Today’s volatile, uncertain, complex and ambiguous – also referred to as VUCA – environment is accelerating at a pace that threatens to overwhelm. However, according to the 2019 Change Lab Workplace Survey, it is the quality of change leadership, rather than the quantity of change, that drains or sustains. In the face of fluctuating regulations, disruptive competitors and emergent client requirements, learning professionals and people leaders can employ five strategies to build resilience.

The Resilience Remedy

Resilience is the ability to adapt well in the face of threat, adversity or significant stress. A critical survival element to assimilate to ongoing change, resilience allows oneself to bounce back after hardship.

  1. Steward your mind and emotions

Change is a journey to a place you and your peers have never been before. This is risky business. Rather than moving straight from current state to goal state, the path of change curves with emotional dips, including fear and anger, as employees leave the status quo behind for the great unknown. People often take change personally. Fueling this emotional dip, per the NeuroLeadership Institute, is a sense of social threat — fear of how the change will impact oneself and their interactions with others. Without a growth mindset, new and uncharted paths increase that sense of threat.

The growth mindset, characterized by Dr. Carol Dweck as a bent toward true learning, includes a willingness to embrace challenge and persist through adversity – qualities essential for successfully navigating change. As you travel through the change curve, allow for progress rather than perfection. Individuals with growth mindsets stretch themselves, accept feedback and take the long view. An openness to hard work, risk and even the prospect of failure provide foundational aspects for cultivating change resilience.

To develop a growth mindset, become aware of the personal narrative in your head. If you notice that you quickly approach on problems with fixed answers or solutions, open yourself up to alternatives. During times of challenge, speak statements that make room for growth. For example, if a new opportunity is bungled, rather than remarking, “Wow, that was really bad,” try saying, “Guess I am not there quite yet. I need more practice.” Allowing for growth relieves pressure and enables you to set appropriate expectations.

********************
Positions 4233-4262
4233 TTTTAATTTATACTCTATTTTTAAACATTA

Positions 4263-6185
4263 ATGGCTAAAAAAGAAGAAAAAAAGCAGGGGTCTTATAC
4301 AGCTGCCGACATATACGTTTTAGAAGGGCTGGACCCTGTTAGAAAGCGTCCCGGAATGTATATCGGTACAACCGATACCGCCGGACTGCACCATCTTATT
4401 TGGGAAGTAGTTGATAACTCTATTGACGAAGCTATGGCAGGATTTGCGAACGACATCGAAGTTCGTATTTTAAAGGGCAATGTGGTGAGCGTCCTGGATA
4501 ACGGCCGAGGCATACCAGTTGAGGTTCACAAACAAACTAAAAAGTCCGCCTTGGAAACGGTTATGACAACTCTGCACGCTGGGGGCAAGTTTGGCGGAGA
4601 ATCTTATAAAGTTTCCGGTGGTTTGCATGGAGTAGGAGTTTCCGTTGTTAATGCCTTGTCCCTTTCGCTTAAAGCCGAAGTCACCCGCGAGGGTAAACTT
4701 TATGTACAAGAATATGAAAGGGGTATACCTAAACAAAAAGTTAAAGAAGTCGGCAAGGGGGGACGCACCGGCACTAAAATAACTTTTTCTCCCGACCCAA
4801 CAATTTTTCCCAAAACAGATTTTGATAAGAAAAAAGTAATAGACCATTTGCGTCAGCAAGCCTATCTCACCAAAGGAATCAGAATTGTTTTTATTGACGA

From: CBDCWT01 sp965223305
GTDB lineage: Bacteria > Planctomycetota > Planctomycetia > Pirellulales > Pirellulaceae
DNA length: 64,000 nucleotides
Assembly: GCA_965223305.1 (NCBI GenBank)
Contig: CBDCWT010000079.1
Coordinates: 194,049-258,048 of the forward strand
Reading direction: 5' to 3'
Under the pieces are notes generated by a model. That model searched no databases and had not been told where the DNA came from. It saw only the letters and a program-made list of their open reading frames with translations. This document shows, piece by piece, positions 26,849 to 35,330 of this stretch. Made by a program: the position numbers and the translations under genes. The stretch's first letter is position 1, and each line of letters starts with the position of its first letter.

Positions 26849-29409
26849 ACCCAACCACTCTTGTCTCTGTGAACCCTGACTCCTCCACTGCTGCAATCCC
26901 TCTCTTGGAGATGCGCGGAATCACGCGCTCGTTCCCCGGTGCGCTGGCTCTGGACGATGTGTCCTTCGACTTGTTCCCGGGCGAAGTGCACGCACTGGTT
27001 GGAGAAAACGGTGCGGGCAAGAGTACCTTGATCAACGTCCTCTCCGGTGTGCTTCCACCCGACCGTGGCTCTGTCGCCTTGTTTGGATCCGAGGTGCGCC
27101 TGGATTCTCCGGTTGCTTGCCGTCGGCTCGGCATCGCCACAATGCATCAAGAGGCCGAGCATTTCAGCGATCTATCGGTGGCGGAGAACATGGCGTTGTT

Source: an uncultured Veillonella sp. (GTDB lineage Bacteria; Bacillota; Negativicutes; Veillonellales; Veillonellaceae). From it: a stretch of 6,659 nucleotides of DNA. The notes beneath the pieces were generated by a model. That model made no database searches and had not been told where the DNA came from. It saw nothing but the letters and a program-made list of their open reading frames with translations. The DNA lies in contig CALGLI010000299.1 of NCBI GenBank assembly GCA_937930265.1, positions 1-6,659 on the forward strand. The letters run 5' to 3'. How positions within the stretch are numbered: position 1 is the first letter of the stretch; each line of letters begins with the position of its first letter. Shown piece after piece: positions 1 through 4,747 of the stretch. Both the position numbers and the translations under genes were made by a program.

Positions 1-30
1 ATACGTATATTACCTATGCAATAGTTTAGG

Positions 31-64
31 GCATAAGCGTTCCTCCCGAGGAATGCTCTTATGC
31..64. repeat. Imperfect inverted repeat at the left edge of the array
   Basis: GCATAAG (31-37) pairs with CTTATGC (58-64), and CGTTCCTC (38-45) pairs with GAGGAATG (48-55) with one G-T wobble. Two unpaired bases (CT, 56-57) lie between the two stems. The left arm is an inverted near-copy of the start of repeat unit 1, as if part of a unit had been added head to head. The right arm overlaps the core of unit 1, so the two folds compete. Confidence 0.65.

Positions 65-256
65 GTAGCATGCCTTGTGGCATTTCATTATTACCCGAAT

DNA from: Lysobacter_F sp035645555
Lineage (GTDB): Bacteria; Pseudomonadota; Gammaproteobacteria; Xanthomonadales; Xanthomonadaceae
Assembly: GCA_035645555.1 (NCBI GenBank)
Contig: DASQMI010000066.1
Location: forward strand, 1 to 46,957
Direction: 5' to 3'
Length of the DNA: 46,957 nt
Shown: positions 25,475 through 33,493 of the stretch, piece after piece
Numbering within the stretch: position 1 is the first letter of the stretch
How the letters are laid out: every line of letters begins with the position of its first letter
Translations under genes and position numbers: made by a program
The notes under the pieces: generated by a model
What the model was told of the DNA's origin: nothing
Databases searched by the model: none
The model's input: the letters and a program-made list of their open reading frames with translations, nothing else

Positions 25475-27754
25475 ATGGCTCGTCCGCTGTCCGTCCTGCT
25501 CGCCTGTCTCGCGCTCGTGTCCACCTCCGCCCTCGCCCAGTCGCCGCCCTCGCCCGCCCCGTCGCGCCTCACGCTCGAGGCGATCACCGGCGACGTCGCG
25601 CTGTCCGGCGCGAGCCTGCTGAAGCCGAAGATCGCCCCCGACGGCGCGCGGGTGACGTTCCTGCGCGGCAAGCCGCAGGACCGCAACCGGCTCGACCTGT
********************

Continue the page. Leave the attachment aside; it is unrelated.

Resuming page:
Through their words and actions, leaders either communicate a sense of hope for the future or foster stress and fear. The most effective leaders of change develop their emotional intelligence in order to leverage the power of positivity as they move their people through change. Emotions are contagious, so be careful what you spread!

  1. Exert agency by taking action

Agency, as defined by the social sciences, is the capacity of individuals to act independently and make their own choices. Taking self-directed action, or exerting agency, can lower one’s threat meter.

When experiencing change, start by asking yourself what you can control in the present situation. For example, in the case of a reorganization, you might familiarize yourself with new org charts, meet your new boss and discover their vision, recall how your personal strengths have served you through past changes, and tailor your experience to align with the new environment.

Even in situations where you have little or no control, you can find actions that move you toward small wins. At the very least, determine to control your response to change by beginning with your attitude. Do you need to come to terms with the change by practicing acceptance? Aim to get comfortable being uncomfortable. Comfortable is nice, but it’s not a necessity.

As a learning leader, help employees exert their agency by giving them opportunities to weigh in on strategies for managing the change at hand. Give team members options when possible, and invite them to think creatively and take ownership of the change journey.

  1. Clarify the why and create a way

Understanding the why behind a change helps secure a sense of purpose and set a shared strategy. It is important to know the organizational rationale for change and be able to share it with your team. On a personal level, discover how the organizational why aligns with your personal why — your vision, values and purpose. This enables you to honor yourself and your principles in a world of change.